Paul Rudnick Recalibrates The Kinsey Scale For The New Yorker

We’re so gay that on the Kinsey scale—the one that places human sexuality on a continuum from “0” (totes hetero) to “6” (mega-super-awesome-gay)—we dip into the triple digits.

But we’re comfortable enough with our sexuality to have a good giggle over author/screenwriter Paul Rudnick’s cheeky essay in The New Yorker, in which “owing to changing cultural boundaries and advanced research,” he expands the scale.

Here are some choice numbers:

A Kinsey 2: So heterosexual that the thought of two people of the same sex having intercourse doesn’t disgust you; it confuses you—”Wait a minute, if they’re both girls, which one falls asleep immediately afterward while the other one keeps babbling about her day?”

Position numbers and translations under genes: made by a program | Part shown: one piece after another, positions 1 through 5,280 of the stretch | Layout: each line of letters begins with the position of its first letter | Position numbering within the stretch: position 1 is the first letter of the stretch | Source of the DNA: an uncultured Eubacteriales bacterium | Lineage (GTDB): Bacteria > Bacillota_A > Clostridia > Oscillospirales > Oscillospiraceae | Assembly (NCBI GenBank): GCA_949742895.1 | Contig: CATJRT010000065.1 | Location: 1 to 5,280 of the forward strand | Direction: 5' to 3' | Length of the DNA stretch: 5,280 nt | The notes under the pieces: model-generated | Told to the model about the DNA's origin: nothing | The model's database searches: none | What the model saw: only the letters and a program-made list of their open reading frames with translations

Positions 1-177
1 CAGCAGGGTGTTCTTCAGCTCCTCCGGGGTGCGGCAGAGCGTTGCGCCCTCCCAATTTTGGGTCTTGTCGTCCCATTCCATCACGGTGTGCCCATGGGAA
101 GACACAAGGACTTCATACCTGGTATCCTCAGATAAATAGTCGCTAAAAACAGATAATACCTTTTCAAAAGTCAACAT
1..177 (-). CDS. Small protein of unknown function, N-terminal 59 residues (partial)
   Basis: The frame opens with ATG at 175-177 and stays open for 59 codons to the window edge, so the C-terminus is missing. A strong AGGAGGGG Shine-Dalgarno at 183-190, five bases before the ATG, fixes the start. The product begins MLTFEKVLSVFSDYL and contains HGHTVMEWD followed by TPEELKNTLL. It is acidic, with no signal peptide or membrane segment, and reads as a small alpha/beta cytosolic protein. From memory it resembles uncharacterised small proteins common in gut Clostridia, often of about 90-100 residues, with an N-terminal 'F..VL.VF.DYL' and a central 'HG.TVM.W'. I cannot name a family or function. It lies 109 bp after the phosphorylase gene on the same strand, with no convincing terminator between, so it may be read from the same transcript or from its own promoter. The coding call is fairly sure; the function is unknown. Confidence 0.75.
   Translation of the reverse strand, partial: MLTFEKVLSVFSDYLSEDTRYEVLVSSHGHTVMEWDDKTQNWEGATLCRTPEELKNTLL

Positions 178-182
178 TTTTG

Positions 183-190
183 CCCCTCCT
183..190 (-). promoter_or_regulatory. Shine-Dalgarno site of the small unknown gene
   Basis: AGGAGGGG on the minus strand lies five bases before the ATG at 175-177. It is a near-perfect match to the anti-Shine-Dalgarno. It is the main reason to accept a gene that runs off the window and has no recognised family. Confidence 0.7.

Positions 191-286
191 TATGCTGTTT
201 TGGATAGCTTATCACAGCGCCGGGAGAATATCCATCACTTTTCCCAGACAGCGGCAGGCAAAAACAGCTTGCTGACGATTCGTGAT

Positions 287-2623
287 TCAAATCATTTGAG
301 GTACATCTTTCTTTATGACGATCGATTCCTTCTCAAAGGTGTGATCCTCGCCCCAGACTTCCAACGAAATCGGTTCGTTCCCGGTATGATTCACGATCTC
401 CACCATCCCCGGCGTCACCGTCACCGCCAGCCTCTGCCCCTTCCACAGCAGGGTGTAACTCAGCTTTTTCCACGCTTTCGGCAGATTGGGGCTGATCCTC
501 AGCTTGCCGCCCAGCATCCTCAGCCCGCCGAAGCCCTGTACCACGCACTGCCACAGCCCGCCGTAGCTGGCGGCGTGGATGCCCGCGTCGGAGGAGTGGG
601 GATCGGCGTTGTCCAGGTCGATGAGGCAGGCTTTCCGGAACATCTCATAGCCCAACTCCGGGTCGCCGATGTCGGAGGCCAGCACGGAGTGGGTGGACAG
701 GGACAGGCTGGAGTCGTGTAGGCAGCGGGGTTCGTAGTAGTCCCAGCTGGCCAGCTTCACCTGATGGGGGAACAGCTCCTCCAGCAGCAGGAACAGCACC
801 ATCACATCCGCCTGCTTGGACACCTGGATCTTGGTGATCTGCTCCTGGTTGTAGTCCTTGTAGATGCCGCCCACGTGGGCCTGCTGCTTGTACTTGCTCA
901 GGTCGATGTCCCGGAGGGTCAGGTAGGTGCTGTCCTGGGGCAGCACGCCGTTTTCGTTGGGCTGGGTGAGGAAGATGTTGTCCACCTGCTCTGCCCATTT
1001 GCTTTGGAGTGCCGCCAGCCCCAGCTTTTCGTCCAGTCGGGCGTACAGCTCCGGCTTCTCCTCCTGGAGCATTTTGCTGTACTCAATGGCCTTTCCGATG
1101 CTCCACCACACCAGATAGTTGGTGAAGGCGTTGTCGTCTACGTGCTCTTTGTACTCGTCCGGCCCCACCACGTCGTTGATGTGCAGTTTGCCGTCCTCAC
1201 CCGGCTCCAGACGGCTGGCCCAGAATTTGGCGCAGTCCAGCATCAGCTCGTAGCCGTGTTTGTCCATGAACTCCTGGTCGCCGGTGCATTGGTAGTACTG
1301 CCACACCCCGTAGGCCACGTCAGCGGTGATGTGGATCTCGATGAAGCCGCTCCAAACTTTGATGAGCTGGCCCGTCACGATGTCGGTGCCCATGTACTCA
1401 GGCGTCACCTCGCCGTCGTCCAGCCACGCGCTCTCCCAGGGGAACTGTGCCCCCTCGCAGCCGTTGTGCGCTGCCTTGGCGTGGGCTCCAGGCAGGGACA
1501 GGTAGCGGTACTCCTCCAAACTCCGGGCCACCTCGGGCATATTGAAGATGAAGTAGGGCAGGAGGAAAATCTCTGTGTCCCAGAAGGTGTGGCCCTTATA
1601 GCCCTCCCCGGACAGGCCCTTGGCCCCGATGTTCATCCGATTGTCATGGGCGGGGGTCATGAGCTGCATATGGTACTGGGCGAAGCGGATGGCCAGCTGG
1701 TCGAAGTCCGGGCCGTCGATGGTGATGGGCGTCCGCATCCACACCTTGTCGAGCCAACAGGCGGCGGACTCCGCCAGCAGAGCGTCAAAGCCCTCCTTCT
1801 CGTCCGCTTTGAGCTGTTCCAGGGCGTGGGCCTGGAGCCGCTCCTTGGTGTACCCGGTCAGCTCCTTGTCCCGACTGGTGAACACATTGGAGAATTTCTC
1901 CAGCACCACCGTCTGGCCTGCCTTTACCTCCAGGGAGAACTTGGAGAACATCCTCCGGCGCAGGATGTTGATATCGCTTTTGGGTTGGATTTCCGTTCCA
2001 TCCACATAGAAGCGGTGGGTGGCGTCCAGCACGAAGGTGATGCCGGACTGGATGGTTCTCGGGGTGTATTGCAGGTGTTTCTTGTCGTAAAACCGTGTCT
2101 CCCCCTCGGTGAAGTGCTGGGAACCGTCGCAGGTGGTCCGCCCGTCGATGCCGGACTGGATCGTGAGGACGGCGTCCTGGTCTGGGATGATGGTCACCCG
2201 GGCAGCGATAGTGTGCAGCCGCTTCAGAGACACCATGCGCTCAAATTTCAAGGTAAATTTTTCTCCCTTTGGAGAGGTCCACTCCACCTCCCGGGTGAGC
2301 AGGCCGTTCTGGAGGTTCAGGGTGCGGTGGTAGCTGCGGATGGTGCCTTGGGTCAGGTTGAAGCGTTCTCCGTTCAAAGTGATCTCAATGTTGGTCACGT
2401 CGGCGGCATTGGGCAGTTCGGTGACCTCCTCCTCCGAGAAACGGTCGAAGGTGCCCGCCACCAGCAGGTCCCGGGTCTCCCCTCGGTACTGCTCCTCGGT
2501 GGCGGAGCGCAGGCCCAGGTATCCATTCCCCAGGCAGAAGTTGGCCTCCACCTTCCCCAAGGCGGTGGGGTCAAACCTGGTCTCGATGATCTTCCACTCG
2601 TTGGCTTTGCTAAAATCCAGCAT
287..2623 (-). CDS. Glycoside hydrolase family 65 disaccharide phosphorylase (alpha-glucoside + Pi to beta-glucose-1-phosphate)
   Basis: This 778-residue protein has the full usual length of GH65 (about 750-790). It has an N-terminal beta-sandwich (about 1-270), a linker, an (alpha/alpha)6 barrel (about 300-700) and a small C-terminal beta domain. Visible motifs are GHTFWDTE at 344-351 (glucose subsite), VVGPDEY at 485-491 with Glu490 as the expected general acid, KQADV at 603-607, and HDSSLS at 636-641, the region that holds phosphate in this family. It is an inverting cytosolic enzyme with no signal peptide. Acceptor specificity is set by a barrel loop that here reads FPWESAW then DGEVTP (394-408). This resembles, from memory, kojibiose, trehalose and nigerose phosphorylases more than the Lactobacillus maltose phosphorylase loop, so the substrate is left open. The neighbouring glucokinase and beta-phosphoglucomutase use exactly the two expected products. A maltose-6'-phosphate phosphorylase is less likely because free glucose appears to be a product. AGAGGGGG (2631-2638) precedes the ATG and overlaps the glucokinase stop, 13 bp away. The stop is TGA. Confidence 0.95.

A Kinsey 6: Heterosexual, yet still able to wear colors other than brown, olive green, and navy blue (but never pink or yellow, because you’re not some goddamn circus clown).
A Kinsey 11: Heterosexual, but while on business trips will frequently have intercourse with same-sex partners, primarily because they know the best local restaurants.
A Kinsey 17: Homosexual, but occasionally attracted to the opposite gender, just to get your mom’s hopes up.
A Kinsey 23: So exclusively homosexual that you made an “It Gets Better” video aimed at kids who were raised in homes without stacks of coffee-table books.

Image via RBowen